My Photography Gear
The gear that helps me make the magic happen.
Cameras & Lenses
Sony A7RIII – I absolutely love this camera and it’s my main shooter. The image quality is amazing, it’s easy to use, and it’s relatively small for a full-frame camera.
Sony A7RII – This was my first mirrorless camera after jumping ship from Nikon and compared to the R3, it definitely feels dated. (Especially the battery life!) However, the image quality is still fantastic so it’s been relegated to my second-shooter position – I might set this up as the primary shot for time-blending images or as a timelapse shooter while I use the R3 on various other compositions.
Sigma 24-70mm f/2.8 DG OS HSM Art – With the versatile focal lengths, this has become my workhorse lens. I was going to pick up the Sony version instead, but reviews on this lens were amazing and it was literally half the price of the Sony. I’ve been super happy with that decision so far.
Sony FE 70-200mm f/4 OSS – A solid telephoto zoom lens and literally half the weight and price of it’s f/2.8 sister.
Sony Vario-Tessar T*FE 16-35mm f/4 – This is my primary wide-angle lens when I need something wider than 24mm of the Sigma. I contemplated trying to upgrade this to the f2.8 version, but the weight savings of the f/4 made me hang on to it.
Sony FE 24-240mm f/3.5-6.3 – Due to the huge versatility, the 24-240 was my main lens for a long time and a good do-it-all lens. However, as my post-processing and pixel-peeping eyes matured, I began to notice some quality issues, particularly severe chromatic aberration. That’s why I switched up to the 24-70 and 70-200 in it’s place. However, due to the versatility and weight, this is still my main lens I’ll backpack with in order to keep some weight off my back – this lens, along with the 16-35mm is still nearly 2lbs lighter than bringing my other lenses, which is super important when backpacking.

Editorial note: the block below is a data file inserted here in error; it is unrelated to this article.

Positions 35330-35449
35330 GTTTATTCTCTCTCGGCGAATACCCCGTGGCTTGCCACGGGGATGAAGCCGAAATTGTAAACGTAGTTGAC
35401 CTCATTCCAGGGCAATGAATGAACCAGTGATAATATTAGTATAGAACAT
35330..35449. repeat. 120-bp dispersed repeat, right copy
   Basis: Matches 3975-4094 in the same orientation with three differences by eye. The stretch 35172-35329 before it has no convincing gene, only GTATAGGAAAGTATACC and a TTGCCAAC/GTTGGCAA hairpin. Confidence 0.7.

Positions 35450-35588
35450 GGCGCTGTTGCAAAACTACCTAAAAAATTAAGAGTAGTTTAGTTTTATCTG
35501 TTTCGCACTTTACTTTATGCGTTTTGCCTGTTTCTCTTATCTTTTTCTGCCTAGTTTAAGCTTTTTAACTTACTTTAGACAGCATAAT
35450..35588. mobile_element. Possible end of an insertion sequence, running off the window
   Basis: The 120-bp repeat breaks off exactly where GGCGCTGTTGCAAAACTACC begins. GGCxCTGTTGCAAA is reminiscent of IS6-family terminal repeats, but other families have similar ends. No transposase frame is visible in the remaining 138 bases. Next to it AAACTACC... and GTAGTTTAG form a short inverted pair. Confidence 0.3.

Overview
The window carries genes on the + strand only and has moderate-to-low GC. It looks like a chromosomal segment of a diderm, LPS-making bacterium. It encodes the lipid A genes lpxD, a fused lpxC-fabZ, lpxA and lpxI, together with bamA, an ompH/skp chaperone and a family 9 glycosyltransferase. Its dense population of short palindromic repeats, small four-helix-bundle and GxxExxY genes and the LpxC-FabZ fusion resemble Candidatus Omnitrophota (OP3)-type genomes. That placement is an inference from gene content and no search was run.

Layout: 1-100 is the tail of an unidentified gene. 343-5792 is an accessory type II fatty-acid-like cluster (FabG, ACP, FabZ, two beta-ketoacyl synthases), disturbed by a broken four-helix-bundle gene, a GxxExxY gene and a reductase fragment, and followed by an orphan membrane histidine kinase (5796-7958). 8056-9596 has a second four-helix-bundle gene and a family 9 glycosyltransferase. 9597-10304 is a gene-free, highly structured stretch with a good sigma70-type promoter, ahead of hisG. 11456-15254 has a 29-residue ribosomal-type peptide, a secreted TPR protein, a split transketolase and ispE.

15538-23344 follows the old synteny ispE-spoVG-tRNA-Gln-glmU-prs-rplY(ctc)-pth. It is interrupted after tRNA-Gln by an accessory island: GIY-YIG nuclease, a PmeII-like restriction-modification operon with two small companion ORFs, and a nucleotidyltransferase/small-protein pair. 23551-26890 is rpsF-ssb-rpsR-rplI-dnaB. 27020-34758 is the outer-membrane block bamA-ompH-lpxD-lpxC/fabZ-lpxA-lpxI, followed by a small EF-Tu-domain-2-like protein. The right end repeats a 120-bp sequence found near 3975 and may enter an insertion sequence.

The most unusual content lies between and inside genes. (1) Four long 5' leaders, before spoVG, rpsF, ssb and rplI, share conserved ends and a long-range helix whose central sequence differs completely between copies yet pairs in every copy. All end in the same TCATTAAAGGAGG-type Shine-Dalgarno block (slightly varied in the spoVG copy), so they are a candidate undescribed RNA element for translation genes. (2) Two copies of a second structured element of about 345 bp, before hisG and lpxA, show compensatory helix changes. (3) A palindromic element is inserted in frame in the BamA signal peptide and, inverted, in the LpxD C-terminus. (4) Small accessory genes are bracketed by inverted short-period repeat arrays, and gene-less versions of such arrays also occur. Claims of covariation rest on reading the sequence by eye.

B&W UV Filters – These are general use clear filters that don’t produce any additional coloration or contrast. I use these simply to protect the front of my lens element. (The use of these is “controversial” in the photography world because I’m putting a piece of “cheaper” glass in front of the nice lens glass, but for me, the protection of my lens investment is well worth it.)
Tripods & Stability
Really Right Stuff TVC-24L Series Mk2 Carbon Fiber Tripod – My workhorse tripod for maximum stability. This thing is a beast!
Really Right Stuff BH-40 Ball Head – Matching ball head for the TVC-24L.
Peak Design Carbon Fiber Travel Tripod – The footprint on this tripod is tiny and it has become my new travel/backpacking tripod. My only gripe on this tripod is the head doesn’t pan, but I’ve found ways around that.
MeFoto Classic Carbon Fiber Road Trip Travel Tripod – This was my go-to travel/backpacking tripod for a long time and I’ve actually had 2 of these. I just beat my gear up and when it was time for a new tripod, the Peak Design one had come out so I decided to try that route out. I still highly recommend this tripod and the one I have still does get some use.
Really Right Stuff Pocket Pod – This tabletop tripod doesn’t see too much use unless I’m traveling, but when I do use it, it’s invaluable. I’ve found that a lot of places (observation decks, rooftop bars, ect.) have “No Tripod” rules, but this lil’ guy can usually get me around those regulations because it’s so small. It’s also real inconspicuous to setup, which I love, especially in cities.
Really Right Stuff Clamp – Like the pocket pod, this doesn’t get much use when I’m not traveling, but when I am, it’s invaluable as well, maybe even more than the pocket pod. This sucker is rock-solid (I’ve ‘hung’ my camera over a ledge 57 stories up…) and a great way to get around a no-tripod rule or just be more inconspicuous.
Really Right Stuff BH-25 Head – Just a smaller ballhead for the pocket pod and clamp.
Really Right Stuff PC-LR Round Panning Clamp – This has been clutch for my panorama photography, particularly when using the pocket pod or clamp, but this can also attach to other tripod heads that do not have panning ability.